In summary, antisocial behaviour is common in adolescence. It ranges from relatively minor to quite serious acts, typically peaks during mid-to-late adolescence, and is more common among males than females. It has potentially serious consequences for adolescents both in the present and the future (Moffitt, Caspi, Harrington and Milne 2002), and impacts on their families and wider society (Homel et al. 1999).

Patterns of antisocial behaviour

In addition to investigating the nature and extent of antisocial behaviour in the community, considerable research has focused on differentiating between young people who exhibit distinct patterns of antisocial behaviour. Two such patterns, violent versus non-violent antisocial behaviour, and persistent versus experimental antisocial behaviour, will now be discussed.

Violent versus non-violent

Considerable research supports the notion that violent offenders are a small but distinct group from those who engage in nonviolent antisocial or criminal behaviour (Farrington and Loeber 2000; Loeber, Farrington, Rumsey, Kerr, Allen-Hagan 1998; Maughan, Pickles, Rowe, Costello and Angold 2000; Nagin and Tremblay 1999).

A comprehensive literature review undertaken by the United States Office of Juvenile Justice and Delinquency Prevention's Study Group on Serious and Violent Juvenile Offenders (Loeber et al. 1998) revealed a number of key differences between violent and non-violent offenders. These included the findings that: violent offenders are typically male; the majority of violent offenders tend to start offending earlier, and continue offending longer, than non-violent offenders; violent offenders tend to exhibit multiple problem behaviours (for example, substance use, mental health difficulties, authority conflict problems, aggression etc); and violent offenders tend to commit a range of aggressive and non-aggressive offences.

Further support for a differentiation between violent and non-violent offenders can be found in research that has attempted to chart developmental pathways to antisocial behaviour. For example, Maughan and colleagues (2000) examined the development of aggressive and non-aggressive conduct problems in a sample of 1419 American boys and girls. These authors found only a small degree of overlap between the developmental pathways for the aggressive and non-aggressive children. Similarly, a Canadian study of 1,037 males (Nagin and Tremblay 1998) identified unique developmental pathways for those who engaged in overt delinquency (for example, physical violence) and those who engaged in covert delinquency (for example, theft) during adolescence.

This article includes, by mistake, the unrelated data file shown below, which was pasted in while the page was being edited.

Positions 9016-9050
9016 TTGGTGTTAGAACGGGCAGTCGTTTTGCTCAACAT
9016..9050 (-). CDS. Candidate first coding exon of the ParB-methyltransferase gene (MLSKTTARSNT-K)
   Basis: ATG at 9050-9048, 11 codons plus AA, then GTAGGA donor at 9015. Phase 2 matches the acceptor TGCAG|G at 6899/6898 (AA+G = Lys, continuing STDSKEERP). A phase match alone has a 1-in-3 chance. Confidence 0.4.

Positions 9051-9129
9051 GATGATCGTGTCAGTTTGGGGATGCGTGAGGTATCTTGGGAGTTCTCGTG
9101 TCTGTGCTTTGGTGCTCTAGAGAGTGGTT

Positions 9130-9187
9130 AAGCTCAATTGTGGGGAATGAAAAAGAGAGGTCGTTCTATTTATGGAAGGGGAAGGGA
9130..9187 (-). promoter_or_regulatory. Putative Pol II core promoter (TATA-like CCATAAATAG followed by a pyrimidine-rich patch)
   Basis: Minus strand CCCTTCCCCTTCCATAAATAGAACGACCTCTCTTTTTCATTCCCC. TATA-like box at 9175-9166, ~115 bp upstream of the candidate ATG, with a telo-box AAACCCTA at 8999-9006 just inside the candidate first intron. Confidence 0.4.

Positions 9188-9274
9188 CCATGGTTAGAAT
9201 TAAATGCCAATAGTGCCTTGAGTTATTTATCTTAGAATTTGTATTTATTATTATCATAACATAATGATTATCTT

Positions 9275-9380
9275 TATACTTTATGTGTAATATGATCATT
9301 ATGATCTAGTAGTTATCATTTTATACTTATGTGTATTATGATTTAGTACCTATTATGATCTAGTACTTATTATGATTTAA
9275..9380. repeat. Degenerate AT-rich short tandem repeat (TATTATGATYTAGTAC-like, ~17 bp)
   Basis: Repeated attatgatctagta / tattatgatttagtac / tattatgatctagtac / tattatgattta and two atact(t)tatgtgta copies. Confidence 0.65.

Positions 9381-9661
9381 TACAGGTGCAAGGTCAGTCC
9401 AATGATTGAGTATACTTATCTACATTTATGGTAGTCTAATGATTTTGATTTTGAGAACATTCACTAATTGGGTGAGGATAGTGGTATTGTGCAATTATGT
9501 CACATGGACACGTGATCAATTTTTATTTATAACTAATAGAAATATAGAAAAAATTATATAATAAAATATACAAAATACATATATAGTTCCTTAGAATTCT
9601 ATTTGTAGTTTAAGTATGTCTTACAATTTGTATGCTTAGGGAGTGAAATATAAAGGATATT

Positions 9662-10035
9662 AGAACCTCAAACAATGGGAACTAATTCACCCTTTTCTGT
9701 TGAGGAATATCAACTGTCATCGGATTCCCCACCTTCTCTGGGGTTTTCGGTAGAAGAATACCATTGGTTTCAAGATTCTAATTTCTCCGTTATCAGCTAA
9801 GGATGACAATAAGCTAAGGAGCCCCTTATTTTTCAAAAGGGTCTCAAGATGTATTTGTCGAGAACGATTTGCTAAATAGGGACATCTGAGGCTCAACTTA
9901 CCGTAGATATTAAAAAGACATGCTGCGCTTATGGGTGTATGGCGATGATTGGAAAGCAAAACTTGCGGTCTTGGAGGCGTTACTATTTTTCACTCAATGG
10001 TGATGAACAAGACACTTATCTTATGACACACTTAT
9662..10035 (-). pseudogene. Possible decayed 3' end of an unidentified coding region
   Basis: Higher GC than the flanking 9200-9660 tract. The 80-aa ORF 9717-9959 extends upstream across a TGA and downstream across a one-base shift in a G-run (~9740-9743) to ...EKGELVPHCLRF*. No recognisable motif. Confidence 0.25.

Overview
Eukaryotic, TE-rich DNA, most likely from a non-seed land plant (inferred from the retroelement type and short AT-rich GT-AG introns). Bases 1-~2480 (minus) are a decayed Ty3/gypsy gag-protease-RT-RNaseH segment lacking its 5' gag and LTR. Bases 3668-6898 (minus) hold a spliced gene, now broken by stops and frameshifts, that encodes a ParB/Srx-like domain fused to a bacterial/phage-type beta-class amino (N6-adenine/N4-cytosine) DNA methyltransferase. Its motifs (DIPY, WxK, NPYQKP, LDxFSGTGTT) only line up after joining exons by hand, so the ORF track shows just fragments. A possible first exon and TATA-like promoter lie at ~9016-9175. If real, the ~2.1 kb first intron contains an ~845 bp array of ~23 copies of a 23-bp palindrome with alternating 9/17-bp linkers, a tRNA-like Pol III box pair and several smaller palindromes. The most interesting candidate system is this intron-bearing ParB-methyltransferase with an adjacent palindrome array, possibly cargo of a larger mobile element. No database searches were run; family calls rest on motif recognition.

Nevertheless, some have argued against this distinction. Piquero (2000), for example, claims that the difference between violent and non-violent offenders is quantitative not qualitative. Piquero (2000) notes the consistent finding that violent offenders tend to commit more offences than non-violent offenders. Based on this observation, he suggests that the difference between these groups is more a matter of degree than type, in which case the correlates of one type of offence should be the same as another. Piquero (2000) tested this hypothesis on data from a sample of 987 American adolescents. After controlling for frequency of offending he found that only one variable differentially predicted violent, but not non-violent offending, namely, variation in intelligence test scores. Individuals with low intelligence scores were more likely to come into police contact for a violent offence by age 18 than those who scored highly on this measure.

While researchers should remain open to the idea that the difference between violent and non-violent offenders may be one of degree, differentiation into these subtypes appears to be a useful strategy for investigating the developmental pathways to adolescent antisocial behaviour.

Experimental versus persistent

Another distinction frequently made in the research literature relates to the stability or transient nature of antisocial behaviour.

Childhood and adolescence are periods of high experimentation, during which many young people engage in behaviours that are not pro-social (for example, shoplifting, lying, bullying, annoying peers etc) (Kelley, Loeber, Keenan, DeLamatre 1997). Nevertheless, while many young people act in an antisocial manner, this behaviour is usually transitory (Dussuyer and Mammalito 1998; Kelley et al. 1997; Moffitt and Harrington 1996). Individuals who engage in antisocial behaviour for a relatively short period of time and then desist, are often referred to as "experimenters". On the other hand, for a small group of people, antisocial behaviour is much more stable (Kelley et al. 1997; Moffitt and Harrington 1996), often beginning at a very early age and continuing well into adulthood. Those who maintain high levels of antisocial behaviour over long time periods are often labelled "persisters".